EMB Blog Post 1: Who’s Who in EMB, part 1: Staff

In our group, EMB (Evolutionary Morphology and Biomechanics), we study a wide range of both species and anatomical regions. From the familiar feet of humans right through to perhaps the more unfamiliar necks of dinosaurs, members of EMB study it all. Despite this huge disparate variety of subject areas, we all strive to answer questions relating to both biomechanics and morphology. After all, we can’t know why we are the way we are, without knowing where we’ve come from.

Just what are these two subject areas? Simply put, they both involve the study of how the anatomy of an animal (humans included!) relates to a certain function (e.g. how the morphology of a bone or muscle influences the way an animal walks and runs). Some of us focus on how this relationship between form and function has evolved over time, whilst others focus on how form and function changes due to disease and ageing.

To give you an essence of what members of EMB actually do, and just what our research is all about, we asked some of them 3 questions: What’s your role in EMB? What are you currently working on? How and why did you get into your research? This week, we asked 2 of our members of staff: Kris D’Août and Karl Bates.

Kris:

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What’s your role in EMB?

I’ve been a lecturer in the EMB group since 2013, but have known about the group for around 15 years.

What are you currently working on?

My interest is broad and that’s reflected in my research. One of my main interests is the variation in human gait and especially foot function. With students, I have done field work in India, Finland and Brazil, to collect gait data of different local people. But variability also occurs within populations, e.g. look at flat feet or high-arched feet. And of course, gait changes with different types of footwear, as we deal with complex terrain (see also Ali, who’ll be talking about this in the next intro post!), or as we get older and may develop conditions like osteo-arthritis (another student of mine, Miral, works on this).

How and why did you get into your current research?

My background is in Zoology and my first research (a Masters project) was at the University of Antwerp in Belgium, on the feeding mechanism in crocodiles. For my PhD I worked on the biomechanics (and some muscle physiology) of swimming in elongate animals (I studied salamanders and eels). My postdoc revolved around the evolution of upright walking in hominins, using bonobos (Pan paniscus) as “models”. This involved making a set-up similar to a “gait lab” in Planckendael Zoo in Belgium. After this, I gradually moved to people as the study subjects, but their evolution is always in the back of my mind and I still have an interest in primate and hominin locomotion. Just before I came to Liverpool, I worked in a European project with roboticists and artificial intelligence, combining data from biology and engineering in order to help design efficient and robust robots. This is a very varied background, but I find it very useful for my research which is now focusing on the biomechanics of ageing and chronic disease. This varied background also allows me to teach a variety of subjects such as Primate Biology and Biomechanics.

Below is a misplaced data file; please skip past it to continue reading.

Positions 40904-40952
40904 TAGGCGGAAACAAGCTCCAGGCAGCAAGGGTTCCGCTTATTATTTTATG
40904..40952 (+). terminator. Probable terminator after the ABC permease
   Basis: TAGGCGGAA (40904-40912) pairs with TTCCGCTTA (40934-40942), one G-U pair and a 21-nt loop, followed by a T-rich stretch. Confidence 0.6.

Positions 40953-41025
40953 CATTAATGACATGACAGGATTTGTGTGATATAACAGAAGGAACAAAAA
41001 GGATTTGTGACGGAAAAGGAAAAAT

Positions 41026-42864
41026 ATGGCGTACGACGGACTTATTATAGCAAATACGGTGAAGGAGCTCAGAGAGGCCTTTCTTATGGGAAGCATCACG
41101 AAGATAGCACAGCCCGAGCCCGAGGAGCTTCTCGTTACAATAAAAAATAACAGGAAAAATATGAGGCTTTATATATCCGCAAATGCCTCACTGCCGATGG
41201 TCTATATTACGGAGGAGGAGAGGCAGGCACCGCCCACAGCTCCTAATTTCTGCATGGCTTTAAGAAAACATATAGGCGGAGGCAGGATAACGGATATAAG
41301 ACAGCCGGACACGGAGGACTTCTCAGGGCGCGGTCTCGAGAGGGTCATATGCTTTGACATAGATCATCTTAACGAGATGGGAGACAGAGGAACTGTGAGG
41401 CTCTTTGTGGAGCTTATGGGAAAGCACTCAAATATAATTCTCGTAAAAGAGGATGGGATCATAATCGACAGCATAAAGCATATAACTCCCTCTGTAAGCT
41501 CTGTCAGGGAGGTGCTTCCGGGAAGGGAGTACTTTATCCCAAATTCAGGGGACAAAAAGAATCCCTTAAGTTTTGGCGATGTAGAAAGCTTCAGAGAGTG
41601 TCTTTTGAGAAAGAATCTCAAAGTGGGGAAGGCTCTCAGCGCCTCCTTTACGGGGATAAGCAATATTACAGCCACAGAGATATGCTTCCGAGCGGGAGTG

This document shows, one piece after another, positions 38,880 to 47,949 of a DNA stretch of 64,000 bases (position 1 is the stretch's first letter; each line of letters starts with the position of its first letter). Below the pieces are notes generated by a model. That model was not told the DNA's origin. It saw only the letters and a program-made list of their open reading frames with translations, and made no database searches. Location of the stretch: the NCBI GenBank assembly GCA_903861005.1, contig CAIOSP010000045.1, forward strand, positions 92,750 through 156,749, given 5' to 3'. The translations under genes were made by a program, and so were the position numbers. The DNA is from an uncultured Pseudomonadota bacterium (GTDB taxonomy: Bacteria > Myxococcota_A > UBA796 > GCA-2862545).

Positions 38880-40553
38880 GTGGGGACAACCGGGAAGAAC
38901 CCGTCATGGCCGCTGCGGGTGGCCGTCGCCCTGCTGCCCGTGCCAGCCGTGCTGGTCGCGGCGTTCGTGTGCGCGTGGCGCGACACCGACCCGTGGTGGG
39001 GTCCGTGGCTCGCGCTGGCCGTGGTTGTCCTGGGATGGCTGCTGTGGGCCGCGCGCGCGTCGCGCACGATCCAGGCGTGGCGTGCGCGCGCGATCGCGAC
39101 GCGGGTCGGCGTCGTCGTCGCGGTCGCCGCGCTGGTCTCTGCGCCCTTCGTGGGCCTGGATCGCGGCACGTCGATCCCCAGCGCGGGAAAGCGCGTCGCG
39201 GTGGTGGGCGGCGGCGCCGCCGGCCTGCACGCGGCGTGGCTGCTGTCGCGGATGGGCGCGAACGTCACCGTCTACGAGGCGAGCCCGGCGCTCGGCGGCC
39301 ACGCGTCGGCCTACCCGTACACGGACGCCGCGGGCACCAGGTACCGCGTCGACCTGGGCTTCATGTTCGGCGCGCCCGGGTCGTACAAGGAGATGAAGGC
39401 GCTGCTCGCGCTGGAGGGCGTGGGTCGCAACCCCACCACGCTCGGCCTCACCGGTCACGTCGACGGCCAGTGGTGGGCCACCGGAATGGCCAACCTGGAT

Karl:

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What’s your role in EMB?

I’ve been a lecturer in EMB since 2013. Previously I worked here as a post-doctoral researcher.

What are you currently working on?

My PhD students and I work on a wide variety of areas, although most relate directly to limb anatomy and locomotion. Current projects include research into human knees and feet, living and extinct archosaurs (birds, crocodilians and dinosaurs), and a range of other living animals including dogs and horses.

 How and why did you get into your current research?

My Masters and PhD research looked at body shape, limb anatomy and locomotion in predatory dinosaurs. These animals are unique in many details of their morphology and also in terms of body size; animals like T. rex were an order of magnitude larger than any animal alive today that walks on two legs. The engineering challenges that predatory dinosaurs of this size faced to locomote safely and efficiently sparked my interest in functional anatomy and biomechanics. Since my PhD this interest has motivated me to broaden my work to examine links between anatomy and locomotion in a wide variety of animals, including birds, humans and other mammals. In my research I try to use as many techniques and approaches as possible to best answer questions about anatomy and biomechanics, including experimental techniques (e.g. motion capture, pressure platforms), medical imaging (e.g. CT, MRI) and computer simulation methods typically employed in engineering such as finite element analysis.

That just about wraps up our first post! Stay tuned for more introductions for some of our students, and an exciting article on some of Karl’s new research!